Prime Minister Benjamin Netanyahu told Likud lawmakers on Monday that Israel and the administration of U.S. President Donald Trump are at odds over the construction of West Bank settlements. "Things are not as simple as you think," he said.
- After Trump meeting, Netanyahu says willing to examine reining in settlement construction
- At secret Aqaba summit, Netanyahu offered construction freeze outside settlement blocs
- Explained: How big an obstacle are Israeli settlements to peace?
"There are no understandings [between Israel and Trump] about construction" in West Bank settlements, Netanyahu told fellow Likud members at a closed meeting. "We will develop a mechanism to try to reach understandings [but] on this specific issue, there is no agreement."
Following his meeting with Trump earlier this month, Netanyahu told reporters that he was willing to examine with the Trump administration the matter of reining in West Bank settlement construction, as the U.S. president had requested. "It is worth making an effort," Netanyahu said in his White House remarks.
Several sources described a vocal debate at the Likud Knesset meeting, with heated argument between lawmakers who support Israeli annexation of the West Bank and those who seek a withdrawal from most of the occupied territories along with security arrangements.
In his comments, Netanyahu addressed remarks by lawmaker Miki Zohar, who suggested that Israel is faced with a "historic opportunity" with Trump's election. Zohar told Netanyahu that there was "no doubt" that Trump "appreciates every position that you (Netanyahu) hold." He said that the prime minister could push for a one-state solution if he so wished.
For her part, Deputy Foreign Minister Tzipi Hotovely demanded that Netanyahu, who also serves as foreign minister, tell the Likud parliamentarians what he agreed to with Trump on building in settlement blocs.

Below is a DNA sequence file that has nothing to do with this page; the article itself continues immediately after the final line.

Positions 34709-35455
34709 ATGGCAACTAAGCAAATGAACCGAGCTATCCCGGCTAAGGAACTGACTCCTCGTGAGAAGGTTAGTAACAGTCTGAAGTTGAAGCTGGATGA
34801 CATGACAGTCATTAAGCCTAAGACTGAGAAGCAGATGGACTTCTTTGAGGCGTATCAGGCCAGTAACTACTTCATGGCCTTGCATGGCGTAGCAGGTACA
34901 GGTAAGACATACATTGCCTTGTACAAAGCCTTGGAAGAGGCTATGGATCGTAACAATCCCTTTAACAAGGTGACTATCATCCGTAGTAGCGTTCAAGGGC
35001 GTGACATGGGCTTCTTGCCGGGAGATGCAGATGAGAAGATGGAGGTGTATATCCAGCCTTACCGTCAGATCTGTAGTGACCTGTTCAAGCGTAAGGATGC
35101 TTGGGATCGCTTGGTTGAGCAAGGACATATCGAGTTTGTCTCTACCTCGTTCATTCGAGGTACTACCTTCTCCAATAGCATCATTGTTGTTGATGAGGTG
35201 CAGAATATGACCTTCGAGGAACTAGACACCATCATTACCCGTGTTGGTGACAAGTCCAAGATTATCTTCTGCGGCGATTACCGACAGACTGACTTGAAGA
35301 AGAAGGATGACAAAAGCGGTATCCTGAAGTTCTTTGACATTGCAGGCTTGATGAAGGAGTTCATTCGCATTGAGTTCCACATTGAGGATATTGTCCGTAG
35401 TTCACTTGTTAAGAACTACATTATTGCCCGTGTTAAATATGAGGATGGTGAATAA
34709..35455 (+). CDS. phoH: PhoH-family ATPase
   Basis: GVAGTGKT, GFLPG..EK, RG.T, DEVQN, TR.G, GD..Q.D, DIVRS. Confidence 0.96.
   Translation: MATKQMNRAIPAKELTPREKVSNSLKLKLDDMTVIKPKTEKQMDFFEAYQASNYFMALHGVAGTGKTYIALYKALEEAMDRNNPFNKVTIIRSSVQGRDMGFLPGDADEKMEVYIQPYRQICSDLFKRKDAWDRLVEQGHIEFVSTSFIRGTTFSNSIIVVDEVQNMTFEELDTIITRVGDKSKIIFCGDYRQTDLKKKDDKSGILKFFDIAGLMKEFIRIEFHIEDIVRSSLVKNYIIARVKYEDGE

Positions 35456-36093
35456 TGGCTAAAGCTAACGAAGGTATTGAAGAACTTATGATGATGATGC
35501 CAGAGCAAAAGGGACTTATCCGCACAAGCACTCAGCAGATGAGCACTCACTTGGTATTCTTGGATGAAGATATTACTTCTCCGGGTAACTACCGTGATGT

Netanyahu said he agrees that Trump's presidency is "historic," but noted that "we should know what the limits of this opportunity are."
"Things are not as simple as you think," he said. Speaking about his recent trip to Australia, the prime minister noted: "I told them that there is no alternative to Israeli security control west of the Jordan River, with or without an agreement. And if they say it does not mesh with [Palestinian] sovereignty, too bad!"
"If they (the Palestinians) recognize Israel and renounce the right of return [to Israel], this is the sort of agreement we could reach," the prime minister said, adding that the question was what kind of Palestinian state should be envisioned, one like Costa Rica or Iran.
According to individuals in attendance at the meeting of Likud legislators, Zohar said the Palestinians want economic prosperity, not a state. When asked where Palestinians would vote if they did not receive a state, Zohar reportedly suggested that the prospect that Palestinians would be participating in Knesset elections is a slogan being plied by the left wing. East Jerusalem Palestinians, he noted, have opted not to vote in Israel, a reference to Jerusalem municipal elections that they have boycotted.
Lawmaker Oren Hazan countered that giving the Palestinians Israeli citizenship is a worse prospect. On the situation in Gaza, he suggested that international forces be allowed into the territory, which he said would show the world what is really happening there.